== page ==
June 26 (UPI) -- The U.S. Supreme Court voted Wednesday to uphold a prior ruling that gives broad powers to government regulators for interpreting agency rules, but also placed new limits on that authority.
The high court voted to affirm the "Auer deference" -- named for a 1997 case that hinged on whether a public police agency could cite federal labor regulations in denying police officers in a pay dispute. The court upheld the precedent in the case of Marine Corps veteran James Kisor, who sought retroactive disability payments from the Department of Veteran Affairs. An appeals court had sided with the government, citing Auer.
Writing for the majority, Justice Elena Kagan affirmed the Auer deference -- but said new limits should apply, and sent the case back to a lower court for reconsideration. Attorney Paul Hughes said the ruling was a victory for Kisor since it vacated the appellate decision.
Kagan said the case depended on a legal principle that sets a high bar on overturning past rulings.
"We rule today that this form of deference should continue," Kagan wrote. "The principle of stare decisis -- in English, letting decisions stand -- is an important one for stability and evenhandedness in the law. To overrule a case, we need a special justification -- and Kisor fails to offer one here.
"But even as we uphold it, we reinforce its limits. Auer deference is sometimes appropriate and sometimes not," she added. "Whether to apply it depends on a range of considerations that we have noted now and again, but compile and further develop today. The deference doctrine we describe is potent in its place, but cabined in its scope."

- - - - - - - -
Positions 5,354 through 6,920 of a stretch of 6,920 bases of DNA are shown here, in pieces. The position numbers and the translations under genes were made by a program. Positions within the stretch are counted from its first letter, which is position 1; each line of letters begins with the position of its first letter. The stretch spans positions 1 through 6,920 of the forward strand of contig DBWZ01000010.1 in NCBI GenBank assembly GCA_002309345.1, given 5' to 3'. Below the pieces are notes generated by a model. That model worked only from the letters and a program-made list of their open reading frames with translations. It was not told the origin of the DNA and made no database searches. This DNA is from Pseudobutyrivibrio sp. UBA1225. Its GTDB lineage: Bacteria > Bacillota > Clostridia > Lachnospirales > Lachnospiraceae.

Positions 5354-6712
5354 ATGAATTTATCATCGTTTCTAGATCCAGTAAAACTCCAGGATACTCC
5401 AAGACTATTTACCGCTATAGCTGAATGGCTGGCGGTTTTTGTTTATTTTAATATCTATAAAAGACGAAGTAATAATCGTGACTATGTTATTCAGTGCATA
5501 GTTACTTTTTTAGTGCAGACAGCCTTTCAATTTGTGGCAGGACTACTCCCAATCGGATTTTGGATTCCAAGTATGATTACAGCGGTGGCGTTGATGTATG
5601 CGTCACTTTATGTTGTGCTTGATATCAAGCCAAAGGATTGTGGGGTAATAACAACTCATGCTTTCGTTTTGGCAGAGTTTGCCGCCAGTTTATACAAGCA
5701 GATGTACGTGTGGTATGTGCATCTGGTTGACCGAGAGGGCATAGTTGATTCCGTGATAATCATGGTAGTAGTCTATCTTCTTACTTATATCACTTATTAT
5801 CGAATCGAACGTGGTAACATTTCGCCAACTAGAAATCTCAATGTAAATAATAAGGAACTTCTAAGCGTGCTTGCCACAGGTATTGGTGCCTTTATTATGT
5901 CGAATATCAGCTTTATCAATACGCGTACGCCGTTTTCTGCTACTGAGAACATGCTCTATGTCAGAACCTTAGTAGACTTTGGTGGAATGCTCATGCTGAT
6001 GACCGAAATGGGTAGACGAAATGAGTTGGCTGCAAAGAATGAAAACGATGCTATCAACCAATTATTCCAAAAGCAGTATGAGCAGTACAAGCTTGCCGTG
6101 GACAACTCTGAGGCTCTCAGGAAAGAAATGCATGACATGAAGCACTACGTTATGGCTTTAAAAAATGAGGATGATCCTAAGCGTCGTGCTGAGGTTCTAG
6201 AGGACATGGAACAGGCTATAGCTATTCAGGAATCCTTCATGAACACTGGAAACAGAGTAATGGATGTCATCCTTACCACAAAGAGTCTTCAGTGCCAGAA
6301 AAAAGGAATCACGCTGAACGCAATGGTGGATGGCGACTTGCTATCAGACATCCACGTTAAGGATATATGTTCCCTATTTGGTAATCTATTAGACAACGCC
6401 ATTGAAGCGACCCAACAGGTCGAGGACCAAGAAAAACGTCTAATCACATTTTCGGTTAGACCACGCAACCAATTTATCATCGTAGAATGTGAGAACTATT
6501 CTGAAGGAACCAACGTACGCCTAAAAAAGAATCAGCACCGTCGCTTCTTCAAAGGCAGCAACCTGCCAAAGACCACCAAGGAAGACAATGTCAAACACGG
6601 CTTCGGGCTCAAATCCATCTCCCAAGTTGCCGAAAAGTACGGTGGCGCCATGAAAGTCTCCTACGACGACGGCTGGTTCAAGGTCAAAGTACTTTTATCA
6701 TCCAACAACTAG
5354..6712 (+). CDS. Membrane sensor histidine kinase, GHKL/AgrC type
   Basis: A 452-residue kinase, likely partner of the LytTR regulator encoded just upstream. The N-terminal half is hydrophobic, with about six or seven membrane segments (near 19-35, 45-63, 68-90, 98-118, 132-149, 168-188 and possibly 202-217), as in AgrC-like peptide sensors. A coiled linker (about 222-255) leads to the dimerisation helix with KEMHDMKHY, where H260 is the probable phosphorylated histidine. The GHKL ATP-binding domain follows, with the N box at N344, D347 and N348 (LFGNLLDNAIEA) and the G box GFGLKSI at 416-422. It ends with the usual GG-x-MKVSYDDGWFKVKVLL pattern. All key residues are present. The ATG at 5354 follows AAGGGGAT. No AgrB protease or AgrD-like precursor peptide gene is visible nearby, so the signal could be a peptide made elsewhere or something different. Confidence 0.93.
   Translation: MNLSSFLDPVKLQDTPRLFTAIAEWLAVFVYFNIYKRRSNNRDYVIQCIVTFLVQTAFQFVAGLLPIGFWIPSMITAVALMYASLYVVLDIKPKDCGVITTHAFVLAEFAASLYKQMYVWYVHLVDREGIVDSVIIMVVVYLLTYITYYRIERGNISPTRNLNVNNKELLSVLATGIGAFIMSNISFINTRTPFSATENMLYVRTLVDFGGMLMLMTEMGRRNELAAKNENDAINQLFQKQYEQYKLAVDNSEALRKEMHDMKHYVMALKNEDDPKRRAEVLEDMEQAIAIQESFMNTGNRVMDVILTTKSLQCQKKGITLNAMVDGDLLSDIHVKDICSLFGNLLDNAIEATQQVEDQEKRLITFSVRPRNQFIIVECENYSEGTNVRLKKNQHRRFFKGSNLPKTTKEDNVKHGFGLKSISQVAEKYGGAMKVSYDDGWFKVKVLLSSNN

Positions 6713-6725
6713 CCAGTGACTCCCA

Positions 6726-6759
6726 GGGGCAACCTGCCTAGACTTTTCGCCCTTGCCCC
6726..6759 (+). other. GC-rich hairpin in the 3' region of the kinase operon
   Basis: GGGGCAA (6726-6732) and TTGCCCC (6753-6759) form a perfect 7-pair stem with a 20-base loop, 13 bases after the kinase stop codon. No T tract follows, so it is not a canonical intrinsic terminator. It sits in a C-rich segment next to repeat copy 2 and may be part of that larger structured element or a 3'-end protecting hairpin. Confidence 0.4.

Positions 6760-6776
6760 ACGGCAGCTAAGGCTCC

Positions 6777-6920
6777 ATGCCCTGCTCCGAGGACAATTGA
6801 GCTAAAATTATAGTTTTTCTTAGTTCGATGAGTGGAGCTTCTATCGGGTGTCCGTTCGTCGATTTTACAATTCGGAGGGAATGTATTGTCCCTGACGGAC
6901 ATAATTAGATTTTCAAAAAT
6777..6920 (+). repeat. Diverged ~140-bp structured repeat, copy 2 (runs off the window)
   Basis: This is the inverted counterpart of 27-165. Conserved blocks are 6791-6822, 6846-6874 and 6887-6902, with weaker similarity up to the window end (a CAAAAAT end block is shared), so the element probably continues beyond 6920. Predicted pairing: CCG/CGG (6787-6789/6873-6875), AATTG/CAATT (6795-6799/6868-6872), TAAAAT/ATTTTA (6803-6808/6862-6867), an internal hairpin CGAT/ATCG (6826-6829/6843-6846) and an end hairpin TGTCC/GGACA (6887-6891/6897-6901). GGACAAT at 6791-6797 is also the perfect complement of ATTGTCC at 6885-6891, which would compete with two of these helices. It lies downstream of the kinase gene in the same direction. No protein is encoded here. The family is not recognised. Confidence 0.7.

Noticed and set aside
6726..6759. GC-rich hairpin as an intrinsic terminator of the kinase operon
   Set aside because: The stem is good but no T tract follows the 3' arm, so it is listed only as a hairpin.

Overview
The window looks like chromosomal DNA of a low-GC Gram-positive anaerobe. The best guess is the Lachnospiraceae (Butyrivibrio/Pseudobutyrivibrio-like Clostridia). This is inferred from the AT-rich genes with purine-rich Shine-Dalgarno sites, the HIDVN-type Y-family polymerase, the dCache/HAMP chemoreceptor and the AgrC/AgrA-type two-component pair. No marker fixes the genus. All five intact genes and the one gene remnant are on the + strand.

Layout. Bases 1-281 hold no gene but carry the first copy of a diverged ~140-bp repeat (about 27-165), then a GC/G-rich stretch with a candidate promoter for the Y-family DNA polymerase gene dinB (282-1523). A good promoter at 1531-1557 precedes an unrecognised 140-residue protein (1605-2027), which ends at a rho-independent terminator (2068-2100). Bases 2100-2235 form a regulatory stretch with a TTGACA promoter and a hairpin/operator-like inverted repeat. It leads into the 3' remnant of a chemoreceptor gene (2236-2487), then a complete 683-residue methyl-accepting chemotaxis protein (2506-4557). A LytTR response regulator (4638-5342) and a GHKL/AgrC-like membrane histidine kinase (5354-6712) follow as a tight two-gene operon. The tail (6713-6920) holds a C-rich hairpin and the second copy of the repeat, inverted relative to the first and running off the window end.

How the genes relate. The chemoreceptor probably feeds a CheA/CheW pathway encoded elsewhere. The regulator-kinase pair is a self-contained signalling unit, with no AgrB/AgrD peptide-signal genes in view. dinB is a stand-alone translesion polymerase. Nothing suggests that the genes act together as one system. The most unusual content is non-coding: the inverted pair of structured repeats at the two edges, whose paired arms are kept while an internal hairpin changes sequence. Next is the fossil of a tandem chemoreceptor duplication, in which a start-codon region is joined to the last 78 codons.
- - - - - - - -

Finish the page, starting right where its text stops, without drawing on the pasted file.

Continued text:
Justice Neil Gorsuch in his concurring opinion -- joined by justices Clarence Thomas, Brett Kavanaugh and Samuel Alito -- gave government agencies leeway under Auer, but strongly suggested they need to be more transparent in writing rules.
"When judges interpret a regulation, what we are trying to get at, as Justice [Oliver Wendell] Holmes explained long ago, is not the 'particular intent' of those who wrote it, but 'what [its] words would mean [to] a normal speaker of English ... in the circumstances in which they were used,'" Gorsuch wrote.
"If the best reading of the regulation turns out to be something other than what the agency claims to have intended, the agency is free to rewrite the regulation; but its secret intentions are not the law."
"Today's decision will significantly narrow agency authority," Hughes said.
Some said the decision might hint at how the Supreme Court might think when faced with a possible test of the 1973 abortion legalization precedent in Roe vs. Wade. Several recent state laws targeting abortion are aimed at reaching the high court for a re-examination of the landmark 1973 ruling.